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  • Leslie Juvin-Acker

What Is A Career Change?

I’m exploring what is a career change – what do experts believe a career change is? And, what is the generational difference between Boomers and Millenials when it comes to a career change?

What Is A Career Change According To Experts?

The Wall Street Journal’s, Carl Bialik, asks readers to think twice about the modern career mantra of a career change every five to seven years.

The reason why this “rule” is not set in stone is because there isn’t enough statistical data to back it up. Bialik says,

One reason is that no one knows for sure the true average number of careers. The U.S. Bureau of Labor Statistics, the Labor Department’s data arm, doesn’t track lifetime careers. Even so, the figure is erroneously attributed to BLS so often that the agency includes a corrective memo on its website, explaining that “no consensus has emerged on what constitutes a career change.” What researchers do know is that job changes are common early in a person’s working years: Three in four workers age 16 to 19, and half between 20 and 24, have been with their current employers for under a year, the BLS says.

Another reason is that “career change” is hard to define quotes Bilack,

“The problem is career change is tricky to define,” says Solomon Polachek, a professor of economics and political science at Binghamton University in New York, who nonetheless calls the seven-career figure “a considerable overestimate.”

What Do I Notice Between Millennials & Baby Boomers?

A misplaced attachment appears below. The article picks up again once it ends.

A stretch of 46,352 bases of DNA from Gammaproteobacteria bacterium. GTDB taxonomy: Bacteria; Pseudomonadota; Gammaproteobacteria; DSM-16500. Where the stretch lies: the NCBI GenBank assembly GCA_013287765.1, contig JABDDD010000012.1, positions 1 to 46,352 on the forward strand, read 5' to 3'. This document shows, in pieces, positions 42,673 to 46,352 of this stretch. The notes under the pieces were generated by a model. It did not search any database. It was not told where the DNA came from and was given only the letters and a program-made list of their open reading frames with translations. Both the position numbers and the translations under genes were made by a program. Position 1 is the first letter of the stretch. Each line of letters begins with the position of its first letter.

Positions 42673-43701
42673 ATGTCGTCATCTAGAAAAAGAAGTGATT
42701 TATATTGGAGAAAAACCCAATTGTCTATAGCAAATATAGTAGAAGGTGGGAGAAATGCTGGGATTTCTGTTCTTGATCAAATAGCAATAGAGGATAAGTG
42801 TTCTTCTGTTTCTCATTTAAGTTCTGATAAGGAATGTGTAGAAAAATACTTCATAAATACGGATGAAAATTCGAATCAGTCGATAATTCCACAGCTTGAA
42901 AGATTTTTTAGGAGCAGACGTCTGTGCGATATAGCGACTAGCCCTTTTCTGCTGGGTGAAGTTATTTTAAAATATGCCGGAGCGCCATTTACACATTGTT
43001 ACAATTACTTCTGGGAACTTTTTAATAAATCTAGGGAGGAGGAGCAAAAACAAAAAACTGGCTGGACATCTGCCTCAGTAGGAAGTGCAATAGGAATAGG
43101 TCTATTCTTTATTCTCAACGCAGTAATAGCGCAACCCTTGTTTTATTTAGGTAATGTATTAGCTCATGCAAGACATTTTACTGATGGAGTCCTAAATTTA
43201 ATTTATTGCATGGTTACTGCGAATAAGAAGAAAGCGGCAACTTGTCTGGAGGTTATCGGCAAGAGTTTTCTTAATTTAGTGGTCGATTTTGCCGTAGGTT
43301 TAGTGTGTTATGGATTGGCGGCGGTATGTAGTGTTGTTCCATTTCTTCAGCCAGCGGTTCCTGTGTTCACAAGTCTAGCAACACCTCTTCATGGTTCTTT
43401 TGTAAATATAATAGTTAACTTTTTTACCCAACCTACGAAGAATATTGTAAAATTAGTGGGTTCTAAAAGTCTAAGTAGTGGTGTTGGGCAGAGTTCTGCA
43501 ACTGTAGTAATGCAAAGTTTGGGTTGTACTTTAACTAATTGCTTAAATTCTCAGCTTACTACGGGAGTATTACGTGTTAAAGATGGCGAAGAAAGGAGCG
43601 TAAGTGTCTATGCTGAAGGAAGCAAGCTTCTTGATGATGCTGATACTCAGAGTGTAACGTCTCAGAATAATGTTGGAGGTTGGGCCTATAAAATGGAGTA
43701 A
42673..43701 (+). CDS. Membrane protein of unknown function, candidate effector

I’ve done enough resumes to know the following: The older the professional, the fewer job changes and more specialized body of skills. The younger the professional, the greater number of job changes and broader body of skills.

While job titles may change from one career move to another, I can say that the theme of  interests, skills and key competencies usually stays the same. For example, I had one client in her late 40s who worked in the hair and beauty industry for over 20 years. She worked as a stylist, then owned a salon, focusing on administration and marketing, taught beauty classes, and then became a director of a beauty school. Same career and industry, different titles and responsibilities as her core competencies evolved and became stronger.

The young professionals I coach have a vision of staying within a career for the long term. In fact, they don’t even want to change careers, but they are aware that they may change industries or that their job titles will change. Careers do and always change, but what is considered a career change? That’s the question we should be asking.

Rethinking Career Changes

Careers in a general sense imply a direction. People change their careers when they feel they are at a dead end. When we want to totally change directions – maybe from a fire fighter to a photographer – then, I’d call that a career change. Staying in sales even though going from pharmaceuticals to consumer goods is still pursuing the same activity. I wouldn’t call that a career change. I’d call that a job change.

If you’re in the military transitioning to civilian life, read this.

What do you think is considered a career change?

Bialik goes further into discussing what constitutes a career change from a research perspective. Check it out here.


Leslie, Inc. offers solutions for finding happiness through one-on-one coaching, mindful leadership retreats, and digital products. If you’re ready to GET HAPPY, check out Leslie’s guide packs. For more tips on achieving your state of happiness, sign up for Leslie, Inc’s weekly newsletter.

#careerplanning #careeradvancement #outplacement #career #executivecoaching #executivemanagement

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